Determining Causality in Telecommunications
Determining Causality in Telecommunications
Determining Causality in Telecommunications

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    With the FCC and most government actors obsessed with incentive creation, it makes sense to determine whether and how a regulatory or deregulatory action causes some desired outcome.  Consider the creation of incentives to invest in physical plant.  Incumbent carriers have spent a lot of time, money and effort arguing that regulation creates investment disincentives and deregulation does the desired opposite.  This simplistic and not always correct premise constitutes the prevailing wisdom in the U.S.

    Using this mindset, sponsored researchers have argued that next generation network plant skyrocketed soon after the FCC abandoned local loop unbundling and other “sharing” requirements.  Let’s probe this assertion.  First, recall that local loop unbundling was not something incumbent Local Exchange Carriers (“ILECs”) gave away or shared.  Resellers and repackagers of local switching and routing plant paid the incumbents, albeit at a rate below what the ILECs would like to have been paid.  Second I have found—deep, deep, deep in the FCC’s obscure statistics and data collection process—that compulsory rentals from incumbents to newcomers peaked at 12%, a level never close to forcing incumbents to invest in plant that they would have to make available solely to competitors.   See Trends in Telephone Service (Aug. 2008), at p. 8-8; available at

    The FCC stopped preparing this helpful source of information, but the percentage of resold ILEC lines has declined below the 8% reported in 2007 in light of the fact that rates to Competitive Local Exchange Carriers (“CLECs”) can exceed retail rates to end users, a price squeeze, but one the FCC and the Supreme Court in the Linkline case has no concerns.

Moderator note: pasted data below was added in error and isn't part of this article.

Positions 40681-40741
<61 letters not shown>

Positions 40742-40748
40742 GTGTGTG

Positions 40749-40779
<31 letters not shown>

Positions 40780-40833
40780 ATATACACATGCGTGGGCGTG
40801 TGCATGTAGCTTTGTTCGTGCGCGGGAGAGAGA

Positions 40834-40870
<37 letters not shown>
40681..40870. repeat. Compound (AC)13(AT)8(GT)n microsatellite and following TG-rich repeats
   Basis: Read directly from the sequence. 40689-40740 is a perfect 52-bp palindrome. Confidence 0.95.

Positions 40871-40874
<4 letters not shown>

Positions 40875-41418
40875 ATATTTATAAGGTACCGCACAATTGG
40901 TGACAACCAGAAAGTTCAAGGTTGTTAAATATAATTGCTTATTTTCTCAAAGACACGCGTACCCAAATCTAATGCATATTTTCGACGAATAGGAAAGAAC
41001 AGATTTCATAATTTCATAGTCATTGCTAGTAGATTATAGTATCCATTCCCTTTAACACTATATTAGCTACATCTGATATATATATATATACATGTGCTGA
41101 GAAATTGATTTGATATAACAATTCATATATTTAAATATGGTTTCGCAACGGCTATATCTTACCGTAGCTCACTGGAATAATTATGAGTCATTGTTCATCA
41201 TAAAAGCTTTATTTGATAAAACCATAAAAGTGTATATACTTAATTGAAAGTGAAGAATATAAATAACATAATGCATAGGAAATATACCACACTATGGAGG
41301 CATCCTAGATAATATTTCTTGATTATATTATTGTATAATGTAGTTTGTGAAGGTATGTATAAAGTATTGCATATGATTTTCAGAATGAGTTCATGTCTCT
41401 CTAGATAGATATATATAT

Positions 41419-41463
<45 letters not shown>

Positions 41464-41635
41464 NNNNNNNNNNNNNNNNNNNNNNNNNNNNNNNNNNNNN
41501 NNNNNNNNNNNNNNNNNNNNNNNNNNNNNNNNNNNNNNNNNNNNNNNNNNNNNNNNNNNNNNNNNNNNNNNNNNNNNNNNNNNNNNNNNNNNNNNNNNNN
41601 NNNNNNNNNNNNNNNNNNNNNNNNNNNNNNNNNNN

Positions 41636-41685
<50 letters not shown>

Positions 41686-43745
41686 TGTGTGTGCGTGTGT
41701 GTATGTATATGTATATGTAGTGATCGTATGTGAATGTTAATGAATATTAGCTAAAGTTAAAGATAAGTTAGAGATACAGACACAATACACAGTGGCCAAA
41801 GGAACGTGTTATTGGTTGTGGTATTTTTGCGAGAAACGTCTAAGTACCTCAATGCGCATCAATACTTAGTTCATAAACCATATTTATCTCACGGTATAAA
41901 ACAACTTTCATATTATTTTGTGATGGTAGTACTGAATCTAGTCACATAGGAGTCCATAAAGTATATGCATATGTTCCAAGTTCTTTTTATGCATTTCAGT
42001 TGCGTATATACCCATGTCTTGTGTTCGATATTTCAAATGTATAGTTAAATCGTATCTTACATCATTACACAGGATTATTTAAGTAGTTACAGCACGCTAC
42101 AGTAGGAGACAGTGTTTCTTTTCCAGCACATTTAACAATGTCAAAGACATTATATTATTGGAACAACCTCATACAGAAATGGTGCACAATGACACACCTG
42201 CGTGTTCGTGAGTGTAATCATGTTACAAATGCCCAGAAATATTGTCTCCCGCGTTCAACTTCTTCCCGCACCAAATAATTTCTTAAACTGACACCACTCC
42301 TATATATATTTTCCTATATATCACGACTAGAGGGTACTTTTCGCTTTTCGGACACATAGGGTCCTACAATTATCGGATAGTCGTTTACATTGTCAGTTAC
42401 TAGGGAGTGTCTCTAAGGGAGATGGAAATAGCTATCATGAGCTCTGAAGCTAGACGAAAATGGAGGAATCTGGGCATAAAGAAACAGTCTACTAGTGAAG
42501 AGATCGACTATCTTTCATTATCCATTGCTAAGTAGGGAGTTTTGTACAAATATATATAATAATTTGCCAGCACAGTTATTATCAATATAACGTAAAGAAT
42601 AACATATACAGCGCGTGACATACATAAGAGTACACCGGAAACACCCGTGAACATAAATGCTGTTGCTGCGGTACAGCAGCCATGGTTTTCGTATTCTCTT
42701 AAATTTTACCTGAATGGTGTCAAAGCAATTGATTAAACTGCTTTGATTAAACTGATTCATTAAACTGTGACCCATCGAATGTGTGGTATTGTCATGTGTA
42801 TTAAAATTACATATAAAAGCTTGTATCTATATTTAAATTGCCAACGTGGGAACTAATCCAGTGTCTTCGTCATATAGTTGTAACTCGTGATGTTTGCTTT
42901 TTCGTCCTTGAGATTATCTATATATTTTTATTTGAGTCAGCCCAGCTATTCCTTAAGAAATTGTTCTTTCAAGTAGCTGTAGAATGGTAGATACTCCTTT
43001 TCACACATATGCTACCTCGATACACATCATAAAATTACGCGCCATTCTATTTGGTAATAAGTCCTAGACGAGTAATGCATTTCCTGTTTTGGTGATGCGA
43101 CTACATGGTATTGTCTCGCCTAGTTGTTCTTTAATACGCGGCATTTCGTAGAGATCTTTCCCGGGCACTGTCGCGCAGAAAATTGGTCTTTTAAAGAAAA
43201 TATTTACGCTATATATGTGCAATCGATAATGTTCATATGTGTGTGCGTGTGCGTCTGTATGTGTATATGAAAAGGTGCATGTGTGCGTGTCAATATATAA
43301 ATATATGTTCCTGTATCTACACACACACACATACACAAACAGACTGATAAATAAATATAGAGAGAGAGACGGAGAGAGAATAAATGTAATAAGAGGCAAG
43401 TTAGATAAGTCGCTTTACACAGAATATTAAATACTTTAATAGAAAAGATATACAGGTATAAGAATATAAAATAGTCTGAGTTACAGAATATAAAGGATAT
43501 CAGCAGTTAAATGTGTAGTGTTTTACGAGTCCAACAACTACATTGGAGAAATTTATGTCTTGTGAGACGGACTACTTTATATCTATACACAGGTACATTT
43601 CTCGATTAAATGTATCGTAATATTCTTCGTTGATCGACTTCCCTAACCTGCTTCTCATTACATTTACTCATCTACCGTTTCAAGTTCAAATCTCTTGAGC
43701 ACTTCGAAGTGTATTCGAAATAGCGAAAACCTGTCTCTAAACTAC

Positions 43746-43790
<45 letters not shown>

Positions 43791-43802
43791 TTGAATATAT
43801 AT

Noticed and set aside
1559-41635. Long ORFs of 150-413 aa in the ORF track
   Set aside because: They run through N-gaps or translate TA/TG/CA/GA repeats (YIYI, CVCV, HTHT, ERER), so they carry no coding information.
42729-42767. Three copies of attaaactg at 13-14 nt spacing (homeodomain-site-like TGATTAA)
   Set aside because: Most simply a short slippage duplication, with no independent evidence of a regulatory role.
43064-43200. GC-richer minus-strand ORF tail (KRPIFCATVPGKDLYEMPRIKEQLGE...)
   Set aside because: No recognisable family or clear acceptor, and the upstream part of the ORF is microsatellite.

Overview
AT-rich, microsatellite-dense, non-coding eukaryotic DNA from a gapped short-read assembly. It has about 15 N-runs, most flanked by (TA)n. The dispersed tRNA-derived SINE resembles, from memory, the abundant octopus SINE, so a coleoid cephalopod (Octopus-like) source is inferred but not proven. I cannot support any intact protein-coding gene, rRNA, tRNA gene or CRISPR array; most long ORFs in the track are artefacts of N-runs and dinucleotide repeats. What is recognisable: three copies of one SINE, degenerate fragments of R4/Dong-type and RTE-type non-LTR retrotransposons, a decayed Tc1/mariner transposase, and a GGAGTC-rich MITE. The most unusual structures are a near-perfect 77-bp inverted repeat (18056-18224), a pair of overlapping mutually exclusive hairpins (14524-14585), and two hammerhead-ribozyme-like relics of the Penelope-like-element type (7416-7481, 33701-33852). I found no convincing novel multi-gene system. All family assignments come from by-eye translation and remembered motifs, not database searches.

Let’s assume that ILECs actually did increase their aggregate plant investment after the FCC abandoned local loop unbundling, bearing in mind that the Commission never required leasing of next generation plant such as dark or even lit fiber.  Did deregulation cause all of the new investment?  Of course not.  Might the business cycle have had something to do with it?  Might the cost of capital have had something to do with it?  Might competitive necessity have had something to do with it?  Oh and might declining market share and revenues in core business lines such as Plain Old Telephone Service have had something to do with it?

    Whatever disincentive local loop unbundling imposed paled in comparison to incumbents’ need to find new revenues.  Giving the ILECs due credit they have invested in next generation networks, mostly wireless and video plant for which no unbundling requirement ever applied.  As to new found zeal in investing in Digital Subscriber Line services, might the ILECs want to make relatively small additional investment in already amortized copper plant, to secure some of the broadband growth market?

    In a nutshell: do not buy the assertion that carriers make investment go/no decisions solely on the state of regulatory oversight.  Carriers make sound business decisions, affected more by business conditions than the relatively minor impact of any FCC regulatory or deregulatory decision.